This is the first year that the SvR games have been showcased on the XB360, and seeing it in action makes you wonder why youd ever play the PS2 version over this. Every wrestler has been face graphed and is well represented, they run a range of facial expressions depending on the circumstance of the match, and look remarkably like their real-life counterparts. Body meshes are in general accurate and animated fluidly, though sometimes it isnt as accurate. For example, seeing a wrestler like Carlito with a chiseled six-pack is a bit far fetched. The crowd no longer looks and feels like a one-dimensional wall of repeating graphics, thanks in part to sharp use of lighting, art work, and the ability to jump the barrier and fight amongst the masses. Also of note is that there is little to no noticeable clipping, which was a sore spot of previous years. Performing an abdominal stretch on your enemy and having an arm jutting through your characters chest just wasnt cutting it. A little graphical touch that I was impressed with was the cuts that would appear on opening your opponent up, they bled and looked realistic while adding splotches of blood to the mat.
Announcers are used this year, and are more believable and accurate as ever. The speech rotation is wide enough that you dont feel like youre on a broken record during a match, and there are even announcer segments during a characters entrance and after the match on season mode, further smoothing the season experience away from feeling choppy and lifeless like it had in earlier years.
The sound track is in my opinion the best ever this year, maintaining its decidedly rock feel, that of which varies from metal bands to punk. They even threw in a couple rap songs that are enjoyable.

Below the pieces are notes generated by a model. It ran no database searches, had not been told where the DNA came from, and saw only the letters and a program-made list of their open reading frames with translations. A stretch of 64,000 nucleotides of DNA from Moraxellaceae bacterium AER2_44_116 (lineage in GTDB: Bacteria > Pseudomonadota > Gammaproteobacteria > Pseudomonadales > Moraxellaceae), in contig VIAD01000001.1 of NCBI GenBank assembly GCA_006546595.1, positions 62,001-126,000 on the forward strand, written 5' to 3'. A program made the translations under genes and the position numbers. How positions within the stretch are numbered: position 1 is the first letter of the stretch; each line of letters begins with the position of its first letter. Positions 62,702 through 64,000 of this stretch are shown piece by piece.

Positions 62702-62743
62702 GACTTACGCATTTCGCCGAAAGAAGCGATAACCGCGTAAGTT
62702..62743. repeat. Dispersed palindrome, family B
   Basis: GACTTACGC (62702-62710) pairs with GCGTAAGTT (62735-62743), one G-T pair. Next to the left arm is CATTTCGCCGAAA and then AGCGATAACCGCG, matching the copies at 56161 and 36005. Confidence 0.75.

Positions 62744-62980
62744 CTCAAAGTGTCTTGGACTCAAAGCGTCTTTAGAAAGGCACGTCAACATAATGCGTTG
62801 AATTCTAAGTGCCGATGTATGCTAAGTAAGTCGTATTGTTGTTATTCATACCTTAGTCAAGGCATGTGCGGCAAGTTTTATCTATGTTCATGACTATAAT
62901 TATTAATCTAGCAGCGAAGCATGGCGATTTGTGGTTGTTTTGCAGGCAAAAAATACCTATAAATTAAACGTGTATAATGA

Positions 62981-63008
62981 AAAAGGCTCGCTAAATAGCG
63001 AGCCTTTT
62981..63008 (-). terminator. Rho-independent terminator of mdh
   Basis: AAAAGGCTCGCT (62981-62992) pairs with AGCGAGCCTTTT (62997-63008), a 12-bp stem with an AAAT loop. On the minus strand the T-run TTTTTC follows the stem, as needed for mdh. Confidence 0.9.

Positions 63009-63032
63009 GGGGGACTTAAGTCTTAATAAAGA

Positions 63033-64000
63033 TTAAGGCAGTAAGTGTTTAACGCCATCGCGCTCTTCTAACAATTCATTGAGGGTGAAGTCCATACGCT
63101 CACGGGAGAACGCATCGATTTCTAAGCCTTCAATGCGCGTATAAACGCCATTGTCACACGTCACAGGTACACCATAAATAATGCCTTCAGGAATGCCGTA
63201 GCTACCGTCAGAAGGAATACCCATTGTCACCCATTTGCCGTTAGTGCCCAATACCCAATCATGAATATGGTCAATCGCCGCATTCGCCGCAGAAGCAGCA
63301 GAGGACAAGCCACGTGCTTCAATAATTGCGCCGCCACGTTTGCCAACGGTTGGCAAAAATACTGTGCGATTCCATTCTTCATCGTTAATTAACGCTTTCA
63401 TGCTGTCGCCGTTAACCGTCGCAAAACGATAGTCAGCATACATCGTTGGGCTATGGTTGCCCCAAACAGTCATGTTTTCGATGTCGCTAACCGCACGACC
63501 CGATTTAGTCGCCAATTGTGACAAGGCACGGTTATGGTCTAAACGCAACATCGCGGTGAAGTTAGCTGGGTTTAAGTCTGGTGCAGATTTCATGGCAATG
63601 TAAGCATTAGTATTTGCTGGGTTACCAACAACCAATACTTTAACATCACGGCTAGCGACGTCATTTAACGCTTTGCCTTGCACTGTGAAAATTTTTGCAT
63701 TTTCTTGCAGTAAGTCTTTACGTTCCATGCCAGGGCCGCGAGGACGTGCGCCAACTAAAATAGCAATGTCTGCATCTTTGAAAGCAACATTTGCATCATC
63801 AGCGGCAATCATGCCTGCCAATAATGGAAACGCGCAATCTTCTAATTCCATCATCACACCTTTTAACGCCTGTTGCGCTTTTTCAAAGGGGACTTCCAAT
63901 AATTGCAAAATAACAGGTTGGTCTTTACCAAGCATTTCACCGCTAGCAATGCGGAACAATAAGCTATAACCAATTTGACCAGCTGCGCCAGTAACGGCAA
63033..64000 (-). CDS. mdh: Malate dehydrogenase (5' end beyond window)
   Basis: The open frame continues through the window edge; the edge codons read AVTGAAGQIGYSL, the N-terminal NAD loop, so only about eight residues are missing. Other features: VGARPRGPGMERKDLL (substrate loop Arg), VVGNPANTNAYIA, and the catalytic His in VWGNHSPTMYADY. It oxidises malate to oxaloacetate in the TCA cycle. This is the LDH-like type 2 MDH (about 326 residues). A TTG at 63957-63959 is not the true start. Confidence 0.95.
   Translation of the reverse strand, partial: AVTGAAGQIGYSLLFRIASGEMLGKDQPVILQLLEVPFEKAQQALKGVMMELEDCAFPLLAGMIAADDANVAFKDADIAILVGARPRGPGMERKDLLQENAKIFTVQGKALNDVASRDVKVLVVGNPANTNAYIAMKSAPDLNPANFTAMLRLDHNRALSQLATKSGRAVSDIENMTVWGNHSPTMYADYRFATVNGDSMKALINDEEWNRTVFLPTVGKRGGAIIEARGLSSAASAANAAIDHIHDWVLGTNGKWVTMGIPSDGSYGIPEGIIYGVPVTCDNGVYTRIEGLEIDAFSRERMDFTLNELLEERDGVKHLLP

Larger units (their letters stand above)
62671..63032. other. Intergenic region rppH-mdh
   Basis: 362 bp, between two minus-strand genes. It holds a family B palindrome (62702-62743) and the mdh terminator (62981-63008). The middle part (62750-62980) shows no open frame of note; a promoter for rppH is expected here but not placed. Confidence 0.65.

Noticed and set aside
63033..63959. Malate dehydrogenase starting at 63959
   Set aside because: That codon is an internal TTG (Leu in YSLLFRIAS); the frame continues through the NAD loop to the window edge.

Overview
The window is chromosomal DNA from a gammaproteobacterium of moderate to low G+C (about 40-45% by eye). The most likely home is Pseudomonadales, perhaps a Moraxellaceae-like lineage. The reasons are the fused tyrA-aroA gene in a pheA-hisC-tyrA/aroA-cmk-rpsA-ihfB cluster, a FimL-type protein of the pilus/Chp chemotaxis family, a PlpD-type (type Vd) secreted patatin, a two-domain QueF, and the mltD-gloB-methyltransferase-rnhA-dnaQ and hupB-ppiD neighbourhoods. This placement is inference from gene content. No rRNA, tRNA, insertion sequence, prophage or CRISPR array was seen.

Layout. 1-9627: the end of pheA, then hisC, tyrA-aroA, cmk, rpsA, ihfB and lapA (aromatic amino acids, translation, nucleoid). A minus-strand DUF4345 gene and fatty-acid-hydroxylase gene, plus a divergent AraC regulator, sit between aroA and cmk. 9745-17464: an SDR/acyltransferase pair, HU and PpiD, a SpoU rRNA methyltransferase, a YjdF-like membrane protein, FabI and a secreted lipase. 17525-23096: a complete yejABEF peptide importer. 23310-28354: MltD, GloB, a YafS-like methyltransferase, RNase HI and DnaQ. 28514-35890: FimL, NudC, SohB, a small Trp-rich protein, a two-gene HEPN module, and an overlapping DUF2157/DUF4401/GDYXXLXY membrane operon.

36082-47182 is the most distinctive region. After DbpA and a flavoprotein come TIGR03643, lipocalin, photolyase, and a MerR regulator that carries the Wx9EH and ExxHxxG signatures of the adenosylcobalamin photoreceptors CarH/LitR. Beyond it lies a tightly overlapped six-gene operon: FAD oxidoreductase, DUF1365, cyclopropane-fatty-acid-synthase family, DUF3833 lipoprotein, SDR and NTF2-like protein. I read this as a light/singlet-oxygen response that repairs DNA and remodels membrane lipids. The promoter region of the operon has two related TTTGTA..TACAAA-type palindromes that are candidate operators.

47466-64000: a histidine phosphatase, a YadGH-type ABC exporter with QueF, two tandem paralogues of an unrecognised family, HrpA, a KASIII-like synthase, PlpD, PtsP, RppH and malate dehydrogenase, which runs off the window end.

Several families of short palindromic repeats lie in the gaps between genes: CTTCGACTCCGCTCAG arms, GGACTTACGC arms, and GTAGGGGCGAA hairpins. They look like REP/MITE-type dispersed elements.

Online play is for the most part solid, pitting 2-4 players in a variety of matches. There are currently issues with high latency when joining other games, though whether this is simply a hosting issue or something more serious remains to be clear. Difficulty is random and often times frustrating online. Youll demolish a player and then in turn get demolished in another match. Youre also able to create your own championship belt and put it up for stakes in these matches, and defending it on live nets you achievement points.
Speaking of achievement points, 2007 delivers a large amount of them, some harder to obtain than others. You can grab them for a variety of tasks: completing Season or GM mode, participating and winning Royal Rumbles, beating the full roster of wrestlers, or playing as the full wrestling roster, to name a few. Some of the more harder to get achievements include successfully defending your title a certain amount of times on xbox live, winning many consecutive matches online, and anything dealing with the Legendary difficulty setting.
Now we move onto the bad aspects of this game. The referee constantly gets in the way, ruining your momentum and opening yourself up for enemy attack. He has a frustrating habit of wandering in front of your line of attack just as you make a move. Load times are frequent to the point of being bothersome, as there seems to be one for every area of the game you want to move to. Your character isnt voiced often in Season mode, laying another voiceless hero upon your feet that just seems out of place when put up against fully voiced wrestlers. Some of the match types are scaled in difficulty badly, and the different difficulty modes in general seem to have a huge performance gap between them. Consistently dominating on normal mode doesnt mean youll be able to hold your own on hard, for instance.
Expanding the game from the PS2 and to the powerful XB360, complete with online support is a smart choice for the future of this game. All in all, if youve enjoyed the previous games, this one is definitely worth picking up. If you can add being a wrestling fan to this equation, then purchasing this game is a no-brainer.
Suggestions: Dont go into this game expecting some vast new experience, it isnt one. If youre unsure on whether to pick this game up, give it a rental. Make use of xbox live to extend the months of enjoyment further by acquiring belts, defending your own, and building up your stats on the leader board.